For years, I limited my circle. I’ve always been a loner, so I never cared for following the crowd or having a lot of friends. For majority of my life, I was that way. As I got older, I realized the importance of having people in your life that you could trust and people that will help you grow and not hinder your growth. Now I’m open to friendship. I used to be so closed-off that I ran people away that could have helped me. I was prideful and I had a fear of people taking advantage of me, so to prevent all of that I closed myself down to people. I’ve always been one that vibed more with male friends than female friends, not because of stereotypes, but because of past encounters of friendships and betrayal. I had to learn that I couldn’t hold everyone else accountable for what so call friends did to me.
Now that I am older, a wife, and a mother, I see just how important it is to allow people into your life; how important it is to ask for help, help others, or even let others help you. I am truly enjoying the women ministry, and marriage ministry that I am apart. The lessons that I have learned so far has been well-needed and amazing. I know I still have a lot of learning to do, but as an old preacher once said, “It’s not how to start the race, it’s how you finish.”
The blog below is a blog I wrote earlier this year. I edited it a little today, but the main points is the article is an issue we still face today. How I wish for a day when women learn to truly uplift and empower each other, but until that day occurs all we can do is shine light on the issue and hope that most women will do their part in making it happen.
As a black woman, I cannot tell you the many things we, black women, have to endure. Whether we work outside the home or not, we have always worn many hats and performed many tasks most time without acknowledgement. We do what we have to, when we need to without an expectation of being rewarded.
Diving into the entrepreneurship was exciting to me. I felt accomplished and driven. Coming from being a stay-at-home mom (even though I had my degree), I always felt bad when asked what I did for a living. I felt like being a housewife or stay-at-home mom was not good enough.
I remember I almost didn’t go to my tenth-year high school reunion because I wasn’t using my degree and was working at the post office. Although I enjoyed being a stay-at-home mom, other women had a way of making me feel so bad. So, I tried working and hated it. Every job I got, I would quit because working for others just didn’t seem right for me. I started looking into working for myself and worked towards that. When I started walking into my purpose, doing what I loved to do, and stopped worrying about how others felt, I was happy. I felt a sense of pride to be doing something I loved and to actually make money from it, I gained a feeling of completion. Then I started my own business (publishing company & magazine) and although I felt and still feel a level of completion, I cannot even begin to tell you the level of hatefulness, lack of support, the smart antics, and comments I deal with daily. Even though I felt like I had done something, to others they felt threatened by it. They saw it as competition or some type of race to the top. Being me, I choose to ignore it, but there are times where I want to address things;however, I realize that would be time spent off my family and business, so I just pray through it and keep it moving.
I read a quote that said, People worry too much about who’s supporting them and whose not. As long as you have God on your side, you don’t need anyone else!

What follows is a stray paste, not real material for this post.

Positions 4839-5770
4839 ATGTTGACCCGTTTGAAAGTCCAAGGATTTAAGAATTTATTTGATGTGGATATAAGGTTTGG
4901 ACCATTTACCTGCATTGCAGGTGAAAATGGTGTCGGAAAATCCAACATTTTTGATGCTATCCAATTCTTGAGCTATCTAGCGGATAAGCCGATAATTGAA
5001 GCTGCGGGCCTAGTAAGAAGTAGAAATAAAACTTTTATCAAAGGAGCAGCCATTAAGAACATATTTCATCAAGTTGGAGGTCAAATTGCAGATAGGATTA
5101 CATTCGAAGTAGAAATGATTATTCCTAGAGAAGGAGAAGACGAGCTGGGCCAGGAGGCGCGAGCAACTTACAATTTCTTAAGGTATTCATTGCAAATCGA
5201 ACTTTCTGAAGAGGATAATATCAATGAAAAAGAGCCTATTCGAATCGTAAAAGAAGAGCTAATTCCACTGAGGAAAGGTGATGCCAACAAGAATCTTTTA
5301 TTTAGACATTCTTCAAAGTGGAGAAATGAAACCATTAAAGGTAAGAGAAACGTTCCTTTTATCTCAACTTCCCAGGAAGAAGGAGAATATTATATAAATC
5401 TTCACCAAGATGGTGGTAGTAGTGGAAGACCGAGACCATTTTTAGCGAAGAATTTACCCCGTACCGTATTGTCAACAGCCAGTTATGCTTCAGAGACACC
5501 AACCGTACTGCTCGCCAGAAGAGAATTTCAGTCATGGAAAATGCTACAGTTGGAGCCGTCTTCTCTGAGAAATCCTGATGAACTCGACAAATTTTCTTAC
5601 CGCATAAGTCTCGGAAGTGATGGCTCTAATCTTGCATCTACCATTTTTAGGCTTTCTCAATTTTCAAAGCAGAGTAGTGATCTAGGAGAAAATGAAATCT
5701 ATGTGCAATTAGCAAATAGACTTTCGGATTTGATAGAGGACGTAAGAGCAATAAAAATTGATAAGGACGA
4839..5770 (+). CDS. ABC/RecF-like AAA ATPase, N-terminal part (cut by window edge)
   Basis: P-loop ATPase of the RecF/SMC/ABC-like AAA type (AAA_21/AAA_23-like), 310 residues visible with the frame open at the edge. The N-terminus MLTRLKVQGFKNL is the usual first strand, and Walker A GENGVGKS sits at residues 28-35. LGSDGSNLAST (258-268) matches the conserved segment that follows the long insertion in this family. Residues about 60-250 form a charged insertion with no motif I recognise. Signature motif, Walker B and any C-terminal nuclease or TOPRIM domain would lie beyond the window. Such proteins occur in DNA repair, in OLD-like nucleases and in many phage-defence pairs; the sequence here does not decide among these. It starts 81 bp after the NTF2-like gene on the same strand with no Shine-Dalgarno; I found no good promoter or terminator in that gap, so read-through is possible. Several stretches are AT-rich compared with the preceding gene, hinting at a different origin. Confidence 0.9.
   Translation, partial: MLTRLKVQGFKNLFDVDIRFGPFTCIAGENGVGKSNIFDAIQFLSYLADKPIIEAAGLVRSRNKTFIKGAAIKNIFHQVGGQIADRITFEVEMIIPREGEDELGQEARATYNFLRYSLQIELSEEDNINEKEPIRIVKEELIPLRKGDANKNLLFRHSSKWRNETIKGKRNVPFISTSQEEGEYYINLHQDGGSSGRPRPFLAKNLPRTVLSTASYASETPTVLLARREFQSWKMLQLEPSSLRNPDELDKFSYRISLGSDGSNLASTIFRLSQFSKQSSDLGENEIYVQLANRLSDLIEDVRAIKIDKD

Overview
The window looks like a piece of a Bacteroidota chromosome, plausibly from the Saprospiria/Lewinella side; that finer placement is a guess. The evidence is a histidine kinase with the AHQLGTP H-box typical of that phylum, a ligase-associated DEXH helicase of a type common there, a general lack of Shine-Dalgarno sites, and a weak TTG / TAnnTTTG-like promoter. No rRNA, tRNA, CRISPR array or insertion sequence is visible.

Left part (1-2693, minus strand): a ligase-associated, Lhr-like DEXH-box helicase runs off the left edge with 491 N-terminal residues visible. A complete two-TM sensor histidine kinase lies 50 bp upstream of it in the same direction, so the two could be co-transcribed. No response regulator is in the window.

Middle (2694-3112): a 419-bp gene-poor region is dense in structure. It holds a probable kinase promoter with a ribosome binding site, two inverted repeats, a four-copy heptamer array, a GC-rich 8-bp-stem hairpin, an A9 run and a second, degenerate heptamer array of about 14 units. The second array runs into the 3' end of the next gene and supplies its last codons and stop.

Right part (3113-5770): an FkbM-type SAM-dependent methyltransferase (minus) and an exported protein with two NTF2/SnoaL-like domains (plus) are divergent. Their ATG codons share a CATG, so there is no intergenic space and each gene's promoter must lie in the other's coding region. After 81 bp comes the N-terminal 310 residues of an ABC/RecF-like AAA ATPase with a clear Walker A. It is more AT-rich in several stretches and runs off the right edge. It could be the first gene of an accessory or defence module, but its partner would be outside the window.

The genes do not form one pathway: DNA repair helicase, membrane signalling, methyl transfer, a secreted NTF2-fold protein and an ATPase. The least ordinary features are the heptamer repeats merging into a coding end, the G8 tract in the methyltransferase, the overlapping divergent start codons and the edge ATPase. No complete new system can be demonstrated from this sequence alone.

That stuck with me, because it is true. If you are still worrying about people supporting you, liking, you, or hating on you, then you not ready for success. I try to keep myself so busy, I don’t have time to worry about who like me or not and who support me or not. TRUST ME, IF SOMEONE WANTS TO SUPPORT YOU, THEY WILL!!!!
You don’t have to tag them or constantly ask for their support. You don’t have to beg anyone to support you. If they are close to you, trust they know what you do. Now whether they will support you or not, I can’t say. It’s not your job to worry about who will or who won’t support you.
As educated as Black women are today (black women make up the top percentage of educated group in the country) , we are our worse critics! Black men will stick together. They have a lobster mentality. When in hot water, they will link together and help each other out, that’s why a chef have to put a lid on a pot of male lobsters!(I have heard of that, but I haven’t tested that theory, but the analogy for men seems correct to me) Now Black Women, not so much. Black Women, not all but majority, have a crab mentality. When in hot water, female lobsters act as crabs and pull each other down in the water instead of helping each other out. That’s that if I can’t make it out, you won’t either mentality.
Most women will down another sister at the drop of the hat instead of helping her up. Some will watch her fall instead of warning her of the hole in front of her. That’s why we have a generation of girls that feel like their bodies will get them further in life than using their brains, because no one is preparing them for life the right way. The saying, It takes a village to raise a child is true because back in my day, ever adult had the power to put you back in line if you overstepped or acted out. You rarely see that now. Older black women that should be pillars for the community are filled with the notion that it is not my job to teach or train the youth or they are threatened by them. Either way, the village is destroyed and it’s just sad! I can speak on this topic for days, but Bernie Mac (RIP) said it best, It ain’t no Big Mamas, anymore! The crab mentality is real and until women learn to work together and uplift each other, there will always be a rift among black women, no matter how educated we are.